Skip to content

Freeholder team makes new friends…in Philadelphia!

May 30, 2010

From Beth Hegedus – a her recap of the Philly Freeholder event.

Philadelphia is home to many firsts — the soft pretzel, Goldenberg’s peanut chews, and the Franklin Institute. But last Tuesday night, politically, was a huge first for the Camden County freeholder team of George Zallie and Scot DeCristofaro as they were embraced by the City of Brotherly Love — with their first Philadelphia fundraiser.

The Dilworth Paxson law firm hosted about 75 people to a terrific fundraiser and friendraiser. Michael J. Tierney, Esq. and National Republican Committeee Chairman, Bob Asher, were co-chairs.

From high atop the 35th floor at 1500 Market Street with picture windows looking out at the Philadelphia skyline all the way to Camden County, Tierney not only welcomed everyone in attendance, but also gave a shout out to present and former elected officials, former state representative, Tom Gannon, Delaware County, and Rick DeMichele, GOP Chairman, Camden County.

New friends and supporters of the Camden County Freeholder team came from Buckingham and Doylestown, Bucks County; Narberth, Delaware County; Berwyn, Chester County; Plymouth Meeting and Horsham, Montgomery County, as well as Philadelphia.

George Zallie welcomed everyone, and warmly thanked the people in the room for their support — both financially as well as personally — in getting the word out about the Camden County Freeholder team.

Being a businessman for 40 years, Zallie reiterated the only way taxpayers and businesses win if there is competition. Camden County, politically, has not had any viable competition in 20 years. In addition, Scot DeCristofaro, freeholder teammate, agrees that as he too is a business owner he understands struggles that small businesses face in Camden County. This freeholder team wants to bring much needed competition to the current Democratic freeholder stronghold — and most importantly, improve things for Camden County residents.

The Declaration of Independence started a revolution. Tuesday night, you could say a New Jersey revolution was started. Philadelphians have joined hands across the bridges — and reached out to our new New Jersey Republican family. With this new camraderie and friendship, freeholder Republican history will be made on November 2.

4 Comments leave one →
  1. Annoyed in Camden county permalink
    May 30, 2010 5:24 pm

    I dunno Beth, this whole affair sounds awefully like “business as usual” with the big wigs rubbing elbows at a fancy fundraiser that the common folk couldn’t afford to get in to. This is exactly what the Democrats like to see the rich corporate republicans doing. Just sayin……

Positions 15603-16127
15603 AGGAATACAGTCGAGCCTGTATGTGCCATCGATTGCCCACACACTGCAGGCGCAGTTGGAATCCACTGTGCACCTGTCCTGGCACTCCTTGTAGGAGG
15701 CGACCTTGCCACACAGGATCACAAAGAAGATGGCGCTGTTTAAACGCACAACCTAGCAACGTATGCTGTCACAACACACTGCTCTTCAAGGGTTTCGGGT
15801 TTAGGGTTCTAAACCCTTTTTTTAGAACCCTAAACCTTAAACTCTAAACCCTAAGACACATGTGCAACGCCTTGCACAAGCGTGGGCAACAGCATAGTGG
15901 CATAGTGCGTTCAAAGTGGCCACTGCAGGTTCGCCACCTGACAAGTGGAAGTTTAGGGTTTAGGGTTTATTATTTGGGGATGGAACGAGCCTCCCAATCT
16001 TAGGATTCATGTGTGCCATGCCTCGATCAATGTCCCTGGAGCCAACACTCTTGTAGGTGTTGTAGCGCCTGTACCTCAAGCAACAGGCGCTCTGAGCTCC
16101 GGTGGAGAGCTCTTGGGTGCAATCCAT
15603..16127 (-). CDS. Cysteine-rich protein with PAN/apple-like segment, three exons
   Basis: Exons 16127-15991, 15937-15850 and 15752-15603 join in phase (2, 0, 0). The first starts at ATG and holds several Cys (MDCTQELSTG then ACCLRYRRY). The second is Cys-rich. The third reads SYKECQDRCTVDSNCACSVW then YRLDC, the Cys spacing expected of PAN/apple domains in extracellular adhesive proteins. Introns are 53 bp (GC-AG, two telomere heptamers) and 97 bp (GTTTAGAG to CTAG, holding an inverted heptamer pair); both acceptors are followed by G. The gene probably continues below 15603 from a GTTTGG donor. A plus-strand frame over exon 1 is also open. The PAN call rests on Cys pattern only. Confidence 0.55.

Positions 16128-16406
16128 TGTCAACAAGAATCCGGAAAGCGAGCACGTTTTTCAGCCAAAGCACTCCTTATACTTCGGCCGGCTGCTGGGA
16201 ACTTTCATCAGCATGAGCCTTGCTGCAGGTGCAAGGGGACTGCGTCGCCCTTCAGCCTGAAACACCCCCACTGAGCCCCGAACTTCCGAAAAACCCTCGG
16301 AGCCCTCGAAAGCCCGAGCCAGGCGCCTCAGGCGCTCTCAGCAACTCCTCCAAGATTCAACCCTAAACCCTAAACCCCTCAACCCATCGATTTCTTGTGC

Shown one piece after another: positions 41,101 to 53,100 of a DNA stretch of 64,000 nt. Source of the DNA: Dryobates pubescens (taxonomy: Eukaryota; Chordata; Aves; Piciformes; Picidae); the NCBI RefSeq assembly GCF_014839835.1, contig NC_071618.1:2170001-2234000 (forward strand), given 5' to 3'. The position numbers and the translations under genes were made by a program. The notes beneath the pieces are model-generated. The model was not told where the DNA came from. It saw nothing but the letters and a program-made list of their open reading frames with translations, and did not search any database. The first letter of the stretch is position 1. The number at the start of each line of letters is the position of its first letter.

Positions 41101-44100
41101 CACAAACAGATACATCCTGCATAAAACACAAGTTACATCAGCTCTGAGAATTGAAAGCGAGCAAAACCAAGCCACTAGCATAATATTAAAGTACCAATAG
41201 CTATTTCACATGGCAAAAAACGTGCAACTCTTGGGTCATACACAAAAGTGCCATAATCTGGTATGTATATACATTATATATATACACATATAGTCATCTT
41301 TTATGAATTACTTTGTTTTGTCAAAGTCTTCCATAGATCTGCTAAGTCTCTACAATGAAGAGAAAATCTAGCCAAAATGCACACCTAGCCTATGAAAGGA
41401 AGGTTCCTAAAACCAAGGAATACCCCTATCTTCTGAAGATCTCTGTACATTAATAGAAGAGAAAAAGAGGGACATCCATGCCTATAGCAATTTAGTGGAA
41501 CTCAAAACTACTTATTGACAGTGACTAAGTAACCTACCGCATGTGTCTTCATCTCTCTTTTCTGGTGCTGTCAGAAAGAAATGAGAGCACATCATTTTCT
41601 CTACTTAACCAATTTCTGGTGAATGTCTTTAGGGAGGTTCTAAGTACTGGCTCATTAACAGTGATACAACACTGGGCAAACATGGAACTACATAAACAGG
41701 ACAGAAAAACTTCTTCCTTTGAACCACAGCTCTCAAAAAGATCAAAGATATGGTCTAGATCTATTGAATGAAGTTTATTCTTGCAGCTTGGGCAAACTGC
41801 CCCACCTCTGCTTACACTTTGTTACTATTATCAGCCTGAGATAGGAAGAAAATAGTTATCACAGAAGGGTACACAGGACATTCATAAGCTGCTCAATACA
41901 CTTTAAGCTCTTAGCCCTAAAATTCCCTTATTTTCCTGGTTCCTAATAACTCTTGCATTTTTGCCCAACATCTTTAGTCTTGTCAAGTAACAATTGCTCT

2. Reform NOW permalink
    May 30, 2010 11:04 pm

    Since you brought up “business as usual”, you ought to ask the 15 year to 20 year incubments in Camden County.

    You mean the “business as usual” where there are board members and politicans taking two or three county paychecks?

    You mean “business as usual” with Greenwald using his office as a business development tool for his engineering firm;

    You mean “business as usual” with the CamCo dems accepting huge political contributions from those providing services to the county?

    Since when did any Republicans from CamCo rub elbows with big wigs? It seems to me the CamCo Republicans are raising money from CONCERNED CITIZENS who likely understand CamCo dems drag down the entire region.

    Just sayin’……..

    • Annoyed in Camden county permalink
      May 31, 2010 8:28 pm

      That is exactly what I was saying. We need to get rid the “business as usual” atmosphere. I don’t like $100 -200 a plate fund raisers. I just think too many expensive fund raisers lead to pay backs. Look, I want all the political (democrats) players in Camden County gone. I just don’t like the appearance of Republicans at fancy fund raising events that the regular folks couldn’t afford to get in the door.

  3. May 31, 2010 12:41 am

    How many people in Camden County government have multiple jobs, pay checks, and retirements

Leave a Reply

Fill in your details below or click an icon to log in: Logo

You are commenting using your account. Log Out / Change )

Twitter picture

You are commenting using your Twitter account. Log Out / Change )

Facebook photo

You are commenting using your Facebook account. Log Out / Change )

Google+ photo

You are commenting using your Google+ account. Log Out / Change )

Connecting to %s

%d bloggers like this: